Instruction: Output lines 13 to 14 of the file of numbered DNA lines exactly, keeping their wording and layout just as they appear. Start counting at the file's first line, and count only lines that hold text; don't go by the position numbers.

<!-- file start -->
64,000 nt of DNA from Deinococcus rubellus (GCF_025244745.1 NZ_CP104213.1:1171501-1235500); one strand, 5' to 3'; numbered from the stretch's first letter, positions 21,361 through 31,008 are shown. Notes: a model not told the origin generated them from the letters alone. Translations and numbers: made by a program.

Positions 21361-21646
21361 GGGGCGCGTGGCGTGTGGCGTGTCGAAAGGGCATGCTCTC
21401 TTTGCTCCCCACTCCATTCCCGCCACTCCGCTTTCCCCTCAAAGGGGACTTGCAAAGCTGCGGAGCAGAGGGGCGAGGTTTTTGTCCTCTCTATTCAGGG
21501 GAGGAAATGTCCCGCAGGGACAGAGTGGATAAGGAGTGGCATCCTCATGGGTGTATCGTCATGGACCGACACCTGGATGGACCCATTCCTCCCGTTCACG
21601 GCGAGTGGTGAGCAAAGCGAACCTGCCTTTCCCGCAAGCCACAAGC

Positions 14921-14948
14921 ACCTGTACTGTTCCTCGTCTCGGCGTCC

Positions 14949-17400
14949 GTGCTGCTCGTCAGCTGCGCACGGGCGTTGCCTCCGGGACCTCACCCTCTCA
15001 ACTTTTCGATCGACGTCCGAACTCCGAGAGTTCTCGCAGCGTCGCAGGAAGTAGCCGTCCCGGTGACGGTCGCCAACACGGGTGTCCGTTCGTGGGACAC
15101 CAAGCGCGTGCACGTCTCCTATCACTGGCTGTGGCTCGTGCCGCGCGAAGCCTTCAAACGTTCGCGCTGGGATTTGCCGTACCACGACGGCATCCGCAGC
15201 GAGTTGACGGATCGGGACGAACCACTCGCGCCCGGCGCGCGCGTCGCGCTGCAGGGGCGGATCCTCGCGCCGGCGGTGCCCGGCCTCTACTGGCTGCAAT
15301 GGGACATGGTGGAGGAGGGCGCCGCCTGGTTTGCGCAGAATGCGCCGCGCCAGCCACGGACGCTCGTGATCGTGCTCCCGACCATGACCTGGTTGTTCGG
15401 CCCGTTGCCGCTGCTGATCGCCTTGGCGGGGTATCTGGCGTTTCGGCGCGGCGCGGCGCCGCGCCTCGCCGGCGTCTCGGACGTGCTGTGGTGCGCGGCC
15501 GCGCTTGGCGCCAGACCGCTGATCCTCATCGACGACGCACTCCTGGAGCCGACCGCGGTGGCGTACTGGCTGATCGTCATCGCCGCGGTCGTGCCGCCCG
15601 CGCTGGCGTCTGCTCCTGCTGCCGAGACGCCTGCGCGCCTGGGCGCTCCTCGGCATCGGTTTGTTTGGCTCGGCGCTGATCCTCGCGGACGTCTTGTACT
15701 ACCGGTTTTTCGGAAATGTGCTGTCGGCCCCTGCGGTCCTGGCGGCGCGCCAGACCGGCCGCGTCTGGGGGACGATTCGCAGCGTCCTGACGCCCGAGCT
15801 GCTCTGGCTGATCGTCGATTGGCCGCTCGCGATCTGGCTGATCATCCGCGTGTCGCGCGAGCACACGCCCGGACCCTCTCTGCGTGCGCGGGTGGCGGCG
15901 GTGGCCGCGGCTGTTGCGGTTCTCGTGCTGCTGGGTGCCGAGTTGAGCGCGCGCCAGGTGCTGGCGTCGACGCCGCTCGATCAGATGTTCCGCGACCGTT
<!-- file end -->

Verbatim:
15201 GAGTTGACGGATCGGGACGAACCACTCGCGCCCGGCGCGCGCGTCGCGCTGCAGGGGCGGATCCTCGCGCCGGCGGTGCCCGGCCTCTACTGGCTGCAAT
15301 GGGACATGGTGGAGGAGGGCGCCGCCTGGTTTGCGCAGAATGCGCCGCGCCAGCCACGGACGCTCGTGATCGTGCTCCCGACCATGACCTGGTTGTTCGG